I’ve been to Düsseldorf several times and no doubt I will visit the city again in the future. It’s one of my most favorite beer cities! It was mentioned once in an episode of Anthony Bourdain when he visited Cologne and that says something about Düsseldorfian and Colognian beer cultures: These are connected (hides under a table).
Supposedly Düsseldorf and Cologne have a longstanding ‘feud’ and one of the subjects is the beer: Cologne’s Kölsch versus Düsseldorf’s Altbier. Düsseldorf is a city where you can feel and experience how almost every German city, or at least region has its own beer culture. Düsseldorf is about a one hour drive from Eindhoven, or two hours by train (which will be better in the distant future).
Düsseldorf is all about the Altbier. Altbier is a darkish beer and it is called an alt because it’s following an older recipe, one from before the paler ales and from far before the pilsner revolution. Therefore it is a top fermented ale. it’s aged or lagered on a temperature near freezing point though, which makes it a fruity, complex ale, with the clean and crisp finish of a lager. In contrary to the English, who tend to go all the way when they want to do something of old, including using old equipment, the Germans tend to use new and very high tech equipment for their beers, also for the ones based on older recipes, like the Altbier. An alt is mostly on the darker side, not Stout dark, but generally darker than amber. The flavours ranges between quite bitter (up to 50 IBU) and sweet and malty, but never with the sticky, sugary mouthfeel, like most Belgian beers, but the crispy mouthfeel of a lager and it has the fruity aromas you get from top fermentation. Alt is full bodied and brewed with the infusion method, which means a multiple level mashing on several different temperatures.
Nordrhein-Westfalen, the region from Bonn to Bielefeld is also known for a special breed of waiters, the Köbes, who have a reputation of being harsh. As promised before, I will get back more indept to the Köbes, but not today. I’m still making my way through the book: Der Köbes, ein Eheinisches original by Jens Prüss.
There are several Altbreweries in Düsseldorf, e.g. Schumacher, Uerige, Zum Schlüssel, Kürzer, Fuchsen and Albrecht. I visited all of them and more once or twice and drank all the different Altbiere then available, which also included Frankenheim. I don’t mention Bolton in this list, because they are based outside Düsseldorf. I like Schumacher Alt and Kürzer Alt the best. Schumacher seems to be the standard for altbier. Uerige is more bitter than the others, where Zum Schlüssel is the least bitter. Kürzer has more pronounced burned notes, Frankenheim is a bit thin and my experience with Füchsen wasn’t particularly good. Uerige might have the most gorgeous drinking establishment of them all though, based in Düsseldorf’s famous row of connected bars. Düsseldorf supposedly has the longest row of connected bars in the world! Or at least in the vicinity. Well, it is very long consisting of several connected streets and almost all establishments have a large outside area, where a lot of the drinking seems to take place, so it’s certainly the most festive of neighbourhoods. You can find it, and most of the Altbier drinking establishments, in the Altstadt of Düsseldorf, between the Rhine and Stadtmitte. It’s the part of Düsseldorf I always end up in. Although I visit Düsseldorf for the beers, in this part you can also find the quirky Killepitschstube for one, where you can get liquor ‘from the wall’. The stube is very cute and small on the inside, but most people stay out and drink their Killepitsch on the Flingerstraße. Of course, for the people who don’t come for the beer, apparently Düsseldorf also has a reputation regarding its shopping facilities with all the major expensive brands on the Königsallee, but I cannot tell you anything about that. I have been to the Christmas market though, which is spread all over town in 5 or 6 themed areas and is very cosy. Certainly worth a visit in better times.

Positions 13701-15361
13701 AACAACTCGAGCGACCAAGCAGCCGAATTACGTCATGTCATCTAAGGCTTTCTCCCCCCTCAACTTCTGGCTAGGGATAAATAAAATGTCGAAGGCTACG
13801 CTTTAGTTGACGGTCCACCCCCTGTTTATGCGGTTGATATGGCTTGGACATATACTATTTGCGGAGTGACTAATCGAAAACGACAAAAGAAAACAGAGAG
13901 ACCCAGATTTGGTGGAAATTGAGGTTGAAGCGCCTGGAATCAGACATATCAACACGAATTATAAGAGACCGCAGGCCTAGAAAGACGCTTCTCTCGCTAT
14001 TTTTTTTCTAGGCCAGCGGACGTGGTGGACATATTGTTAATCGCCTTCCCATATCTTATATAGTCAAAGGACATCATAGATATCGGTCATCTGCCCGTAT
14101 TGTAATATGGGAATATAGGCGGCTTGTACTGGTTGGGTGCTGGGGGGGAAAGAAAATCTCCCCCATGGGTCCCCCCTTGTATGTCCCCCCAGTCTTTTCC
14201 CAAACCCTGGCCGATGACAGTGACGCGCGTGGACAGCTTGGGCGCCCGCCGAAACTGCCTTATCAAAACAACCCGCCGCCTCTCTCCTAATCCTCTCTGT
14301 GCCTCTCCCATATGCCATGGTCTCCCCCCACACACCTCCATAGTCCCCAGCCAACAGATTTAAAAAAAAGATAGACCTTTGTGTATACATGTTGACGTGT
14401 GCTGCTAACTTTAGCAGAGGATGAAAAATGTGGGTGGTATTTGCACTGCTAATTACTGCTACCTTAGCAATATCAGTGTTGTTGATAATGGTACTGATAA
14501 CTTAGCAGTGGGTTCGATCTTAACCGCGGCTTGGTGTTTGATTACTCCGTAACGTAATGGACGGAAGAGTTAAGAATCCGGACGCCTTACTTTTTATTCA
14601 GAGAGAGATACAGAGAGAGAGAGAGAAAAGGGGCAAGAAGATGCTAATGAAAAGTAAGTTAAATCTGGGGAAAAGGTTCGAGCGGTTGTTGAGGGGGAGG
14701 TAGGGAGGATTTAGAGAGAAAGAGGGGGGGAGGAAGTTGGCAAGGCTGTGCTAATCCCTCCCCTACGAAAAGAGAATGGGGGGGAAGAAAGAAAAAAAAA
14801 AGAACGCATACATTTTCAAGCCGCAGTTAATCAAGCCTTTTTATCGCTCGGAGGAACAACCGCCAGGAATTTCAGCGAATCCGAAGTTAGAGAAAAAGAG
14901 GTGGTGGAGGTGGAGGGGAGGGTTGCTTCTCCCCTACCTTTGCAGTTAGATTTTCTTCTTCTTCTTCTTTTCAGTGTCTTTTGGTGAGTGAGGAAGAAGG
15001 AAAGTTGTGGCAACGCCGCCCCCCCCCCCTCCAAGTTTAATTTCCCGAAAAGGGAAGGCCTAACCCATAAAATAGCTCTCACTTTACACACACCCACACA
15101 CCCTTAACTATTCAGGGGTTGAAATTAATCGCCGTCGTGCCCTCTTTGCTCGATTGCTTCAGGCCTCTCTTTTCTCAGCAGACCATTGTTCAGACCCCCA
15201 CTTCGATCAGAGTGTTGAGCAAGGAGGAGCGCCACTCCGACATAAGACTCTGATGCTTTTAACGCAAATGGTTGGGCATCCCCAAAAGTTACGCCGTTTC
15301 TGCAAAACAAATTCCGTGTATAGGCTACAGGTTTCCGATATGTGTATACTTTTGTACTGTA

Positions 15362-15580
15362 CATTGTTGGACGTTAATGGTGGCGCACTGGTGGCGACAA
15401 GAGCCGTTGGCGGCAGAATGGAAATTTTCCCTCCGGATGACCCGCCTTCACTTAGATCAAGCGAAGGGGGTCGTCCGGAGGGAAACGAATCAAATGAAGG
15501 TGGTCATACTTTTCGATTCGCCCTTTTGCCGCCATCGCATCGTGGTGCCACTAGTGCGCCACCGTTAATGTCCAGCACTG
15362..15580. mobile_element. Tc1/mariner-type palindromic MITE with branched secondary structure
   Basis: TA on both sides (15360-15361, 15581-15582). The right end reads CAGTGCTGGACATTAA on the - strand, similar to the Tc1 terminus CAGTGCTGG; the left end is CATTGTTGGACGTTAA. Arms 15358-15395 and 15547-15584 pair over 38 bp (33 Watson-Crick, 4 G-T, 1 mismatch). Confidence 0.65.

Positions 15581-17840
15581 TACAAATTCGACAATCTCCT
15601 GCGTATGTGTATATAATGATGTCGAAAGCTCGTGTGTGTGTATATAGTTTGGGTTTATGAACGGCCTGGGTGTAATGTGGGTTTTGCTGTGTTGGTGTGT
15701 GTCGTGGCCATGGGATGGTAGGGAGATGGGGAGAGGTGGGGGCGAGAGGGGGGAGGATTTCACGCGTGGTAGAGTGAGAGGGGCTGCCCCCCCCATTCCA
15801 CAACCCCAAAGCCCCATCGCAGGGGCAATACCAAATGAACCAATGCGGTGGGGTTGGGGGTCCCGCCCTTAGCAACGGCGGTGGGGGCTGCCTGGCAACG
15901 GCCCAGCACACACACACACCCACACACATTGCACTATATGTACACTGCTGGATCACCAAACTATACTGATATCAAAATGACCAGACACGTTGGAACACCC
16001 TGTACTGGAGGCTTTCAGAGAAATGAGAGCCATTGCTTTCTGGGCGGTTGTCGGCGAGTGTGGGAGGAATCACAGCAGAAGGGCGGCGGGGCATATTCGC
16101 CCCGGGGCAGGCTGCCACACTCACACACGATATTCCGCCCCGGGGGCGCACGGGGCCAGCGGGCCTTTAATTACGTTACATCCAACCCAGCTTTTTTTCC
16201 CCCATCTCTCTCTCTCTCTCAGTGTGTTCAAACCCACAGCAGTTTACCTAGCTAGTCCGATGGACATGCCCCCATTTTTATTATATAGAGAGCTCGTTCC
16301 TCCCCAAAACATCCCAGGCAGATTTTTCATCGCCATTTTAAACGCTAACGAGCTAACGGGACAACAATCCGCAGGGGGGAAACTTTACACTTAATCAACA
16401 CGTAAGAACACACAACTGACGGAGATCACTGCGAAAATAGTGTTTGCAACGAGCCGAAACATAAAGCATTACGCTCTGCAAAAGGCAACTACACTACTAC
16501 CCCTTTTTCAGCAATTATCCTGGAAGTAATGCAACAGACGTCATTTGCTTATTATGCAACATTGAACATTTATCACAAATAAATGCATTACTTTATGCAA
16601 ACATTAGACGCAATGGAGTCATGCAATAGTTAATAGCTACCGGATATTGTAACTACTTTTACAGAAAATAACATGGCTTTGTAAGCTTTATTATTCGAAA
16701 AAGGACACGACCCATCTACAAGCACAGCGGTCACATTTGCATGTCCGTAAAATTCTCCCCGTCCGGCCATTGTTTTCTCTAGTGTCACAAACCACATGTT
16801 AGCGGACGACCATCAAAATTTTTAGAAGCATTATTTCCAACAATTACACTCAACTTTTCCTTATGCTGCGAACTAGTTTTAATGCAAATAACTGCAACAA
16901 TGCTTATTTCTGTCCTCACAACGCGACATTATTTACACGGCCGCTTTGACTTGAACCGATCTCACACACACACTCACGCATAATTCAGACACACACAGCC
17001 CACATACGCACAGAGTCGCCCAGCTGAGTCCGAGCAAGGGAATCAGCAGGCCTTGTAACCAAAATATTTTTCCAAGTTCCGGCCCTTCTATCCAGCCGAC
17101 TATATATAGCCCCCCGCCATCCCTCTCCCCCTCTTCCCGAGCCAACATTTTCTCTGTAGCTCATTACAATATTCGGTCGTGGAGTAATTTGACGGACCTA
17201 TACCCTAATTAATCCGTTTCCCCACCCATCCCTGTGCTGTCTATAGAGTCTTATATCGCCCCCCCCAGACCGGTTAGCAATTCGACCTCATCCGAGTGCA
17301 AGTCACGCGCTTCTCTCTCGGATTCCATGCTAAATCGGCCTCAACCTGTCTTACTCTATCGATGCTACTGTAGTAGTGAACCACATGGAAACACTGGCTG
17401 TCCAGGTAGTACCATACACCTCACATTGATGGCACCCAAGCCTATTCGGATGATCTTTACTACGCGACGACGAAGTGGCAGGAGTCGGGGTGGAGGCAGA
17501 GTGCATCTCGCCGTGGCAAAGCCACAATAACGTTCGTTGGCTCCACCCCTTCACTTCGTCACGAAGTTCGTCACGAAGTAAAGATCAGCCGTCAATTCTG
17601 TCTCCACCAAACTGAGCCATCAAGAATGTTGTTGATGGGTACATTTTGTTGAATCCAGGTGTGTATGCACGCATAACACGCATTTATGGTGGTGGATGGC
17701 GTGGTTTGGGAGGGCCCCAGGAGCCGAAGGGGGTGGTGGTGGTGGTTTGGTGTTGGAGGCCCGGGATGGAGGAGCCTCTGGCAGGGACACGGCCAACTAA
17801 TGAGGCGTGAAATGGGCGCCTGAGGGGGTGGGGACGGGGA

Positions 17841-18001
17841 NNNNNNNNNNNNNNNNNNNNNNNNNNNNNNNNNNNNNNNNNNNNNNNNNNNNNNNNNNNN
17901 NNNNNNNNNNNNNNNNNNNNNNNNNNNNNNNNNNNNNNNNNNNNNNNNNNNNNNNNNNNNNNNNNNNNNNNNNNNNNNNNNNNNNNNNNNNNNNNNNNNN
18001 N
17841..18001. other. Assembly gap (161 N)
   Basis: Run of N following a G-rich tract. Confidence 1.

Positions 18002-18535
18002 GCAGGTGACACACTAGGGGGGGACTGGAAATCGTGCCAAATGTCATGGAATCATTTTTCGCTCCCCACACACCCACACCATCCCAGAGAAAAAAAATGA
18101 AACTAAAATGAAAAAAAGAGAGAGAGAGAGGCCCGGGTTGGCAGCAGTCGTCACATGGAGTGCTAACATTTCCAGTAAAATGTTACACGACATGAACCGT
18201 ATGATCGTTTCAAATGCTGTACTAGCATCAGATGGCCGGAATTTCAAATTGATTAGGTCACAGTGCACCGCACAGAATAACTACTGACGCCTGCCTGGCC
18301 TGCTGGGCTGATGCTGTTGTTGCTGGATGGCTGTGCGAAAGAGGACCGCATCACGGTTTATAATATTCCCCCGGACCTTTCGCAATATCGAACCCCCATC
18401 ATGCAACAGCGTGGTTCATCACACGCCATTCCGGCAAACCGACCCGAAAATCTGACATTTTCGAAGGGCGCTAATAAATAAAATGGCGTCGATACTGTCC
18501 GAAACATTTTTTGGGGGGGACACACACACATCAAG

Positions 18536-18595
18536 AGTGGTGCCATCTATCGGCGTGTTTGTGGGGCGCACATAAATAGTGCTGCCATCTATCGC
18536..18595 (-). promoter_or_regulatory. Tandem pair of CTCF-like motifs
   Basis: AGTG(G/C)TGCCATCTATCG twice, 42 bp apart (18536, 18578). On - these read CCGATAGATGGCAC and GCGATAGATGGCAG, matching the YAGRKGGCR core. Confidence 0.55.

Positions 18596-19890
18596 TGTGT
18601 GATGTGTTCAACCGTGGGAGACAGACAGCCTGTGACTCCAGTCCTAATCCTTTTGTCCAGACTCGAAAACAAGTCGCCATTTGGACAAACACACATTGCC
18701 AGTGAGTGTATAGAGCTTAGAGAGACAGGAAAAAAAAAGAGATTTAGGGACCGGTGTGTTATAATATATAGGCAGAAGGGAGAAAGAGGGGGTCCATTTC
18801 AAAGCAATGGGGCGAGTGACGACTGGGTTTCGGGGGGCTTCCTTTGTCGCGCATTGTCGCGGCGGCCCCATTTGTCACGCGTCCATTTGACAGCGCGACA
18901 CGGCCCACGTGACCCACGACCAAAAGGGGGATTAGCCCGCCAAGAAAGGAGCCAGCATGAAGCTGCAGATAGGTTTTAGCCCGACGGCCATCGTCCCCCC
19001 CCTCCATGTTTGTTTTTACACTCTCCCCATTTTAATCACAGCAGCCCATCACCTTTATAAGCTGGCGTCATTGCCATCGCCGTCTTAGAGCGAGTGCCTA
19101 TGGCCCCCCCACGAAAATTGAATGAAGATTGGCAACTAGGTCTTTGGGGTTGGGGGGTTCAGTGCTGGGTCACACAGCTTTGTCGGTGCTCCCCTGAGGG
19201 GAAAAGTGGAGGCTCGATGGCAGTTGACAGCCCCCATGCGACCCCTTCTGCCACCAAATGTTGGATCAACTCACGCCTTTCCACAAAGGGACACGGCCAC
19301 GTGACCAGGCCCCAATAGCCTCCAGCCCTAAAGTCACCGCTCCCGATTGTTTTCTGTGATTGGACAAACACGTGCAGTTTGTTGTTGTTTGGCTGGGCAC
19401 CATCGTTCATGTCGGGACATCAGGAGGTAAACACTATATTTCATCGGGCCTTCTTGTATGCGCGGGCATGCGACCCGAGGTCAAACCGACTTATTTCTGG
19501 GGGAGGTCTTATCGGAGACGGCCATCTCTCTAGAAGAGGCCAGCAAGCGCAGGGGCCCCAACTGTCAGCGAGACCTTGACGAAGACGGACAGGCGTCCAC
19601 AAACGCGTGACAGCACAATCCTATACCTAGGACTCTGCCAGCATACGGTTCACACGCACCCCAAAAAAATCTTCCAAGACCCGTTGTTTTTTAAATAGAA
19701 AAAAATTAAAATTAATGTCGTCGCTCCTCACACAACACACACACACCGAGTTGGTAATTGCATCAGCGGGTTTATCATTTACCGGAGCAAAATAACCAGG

As for the Altbier, I’m especially partial to Schumacher. I have been to their (in)famous Latzentag. Latzentag is the day where Latzenbier is available, which is certainly ground for a party, which takes place thrice a year on the third Thursdays in March, September and November. The story is that Latzenbier was the special beer that stood on the Latt (shelf), only for special guests and good friends. It’s stronger than the normal Alt, with a alcohol percentage of 5,5%, and has a fuller taste. If you want to visit Latzentag, be sure to be there early. There’s always a line and full is full. We had the honour of being on the guestlist last time, so we could get in either way. Or well, in, we had a spot outside. When you visit Latzentag, you have to make a choice: inside or outside. That’s where you stay the whole party. Next to the special beer there’s always live music and a lot of dancing and drinking.
Schumacher also has a special version, their Schumacher 1838 (achtunddreißiger). This is a special recipe from braumeister Sascha Brunow. 1838 is the year the brewery was established. It’s a top fermented beer, where the main fermentation takes place on a temperature of 20 degrees for three days. The beer is just filtered lightly, so it keeps its fuller mouthfeel and a good foam stability, but because of that the expiration time on the label is only one or two montha, because after the chances are the beer will become hazy again because of the proteins, although the beer is still drinkable and tasty. It also has more aroma hops than their standard Alt. The beer was first brewed in 2013 because of the 175th anniversary celebration and is best drunk fresh when you are in Düsseldorf. But did you know you can also get it from the tap in Eindhoven at the Drinkers Pub?
Have you ever had an Altbier and which one did you like best?